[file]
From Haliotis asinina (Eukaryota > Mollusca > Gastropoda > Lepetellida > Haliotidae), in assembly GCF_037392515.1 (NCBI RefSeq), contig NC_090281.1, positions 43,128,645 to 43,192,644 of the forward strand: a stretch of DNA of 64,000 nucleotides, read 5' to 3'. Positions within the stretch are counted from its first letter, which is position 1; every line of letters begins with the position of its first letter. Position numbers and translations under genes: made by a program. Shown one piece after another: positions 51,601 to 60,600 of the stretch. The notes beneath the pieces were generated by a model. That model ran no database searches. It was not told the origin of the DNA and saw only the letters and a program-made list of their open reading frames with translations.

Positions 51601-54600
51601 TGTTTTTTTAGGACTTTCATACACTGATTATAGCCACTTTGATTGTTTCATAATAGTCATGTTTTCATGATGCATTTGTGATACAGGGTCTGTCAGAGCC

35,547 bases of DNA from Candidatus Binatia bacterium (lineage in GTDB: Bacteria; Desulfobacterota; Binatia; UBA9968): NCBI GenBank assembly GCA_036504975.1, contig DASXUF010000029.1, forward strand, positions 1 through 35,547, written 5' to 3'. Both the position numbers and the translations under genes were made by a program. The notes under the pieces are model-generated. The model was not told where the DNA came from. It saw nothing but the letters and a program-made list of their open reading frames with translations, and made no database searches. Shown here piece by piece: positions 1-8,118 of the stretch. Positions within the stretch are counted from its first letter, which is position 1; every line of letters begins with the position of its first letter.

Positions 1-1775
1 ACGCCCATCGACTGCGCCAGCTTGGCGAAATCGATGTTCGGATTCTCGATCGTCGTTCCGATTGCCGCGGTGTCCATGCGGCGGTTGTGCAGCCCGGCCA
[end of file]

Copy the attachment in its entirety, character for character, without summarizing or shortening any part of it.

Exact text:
From Haliotis asinina (Eukaryota > Mollusca > Gastropoda > Lepetellida > Haliotidae), in assembly GCF_037392515.1 (NCBI RefSeq), contig NC_090281.1, positions 43,128,645 to 43,192,644 of the forward strand: a stretch of DNA of 64,000 nucleotides, read 5' to 3'. Positions within the stretch are counted from its first letter, which is position 1; every line of letters begins with the position of its first letter. Position numbers and translations under genes: made by a program. Shown one piece after another: positions 51,601 to 60,600 of the stretch. The notes beneath the pieces were generated by a model. That model ran no database searches. It was not told the origin of the DNA and saw only the letters and a program-made list of their open reading frames with translations.

Positions 51601-54600
51601 TGTTTTTTTAGGACTTTCATACACTGATTATAGCCACTTTGATTGTTTCATAATAGTCATGTTTTCATGATGCATTTGTGATACAGGGTCTGTCAGAGCC

35,547 bases of DNA from Candidatus Binatia bacterium (lineage in GTDB: Bacteria; Desulfobacterota; Binatia; UBA9968): NCBI GenBank assembly GCA_036504975.1, contig DASXUF010000029.1, forward strand, positions 1 through 35,547, written 5' to 3'. Both the position numbers and the translations under genes were made by a program. The notes under the pieces are model-generated. The model was not told where the DNA came from. It saw nothing but the letters and a program-made list of their open reading frames with translations, and made no database searches. Shown here piece by piece: positions 1-8,118 of the stretch. Positions within the stretch are counted from its first letter, which is position 1; every line of letters begins with the position of its first letter.

Positions 1-1775
1 ACGCCCATCGACTGCGCCAGCTTGGCGAAATCGATGTTCGGATTCTCGATCGTCGTTCCGATTGCCGCGGTGTCCATGCGGCGGTTGTGCAGCCCGGCCA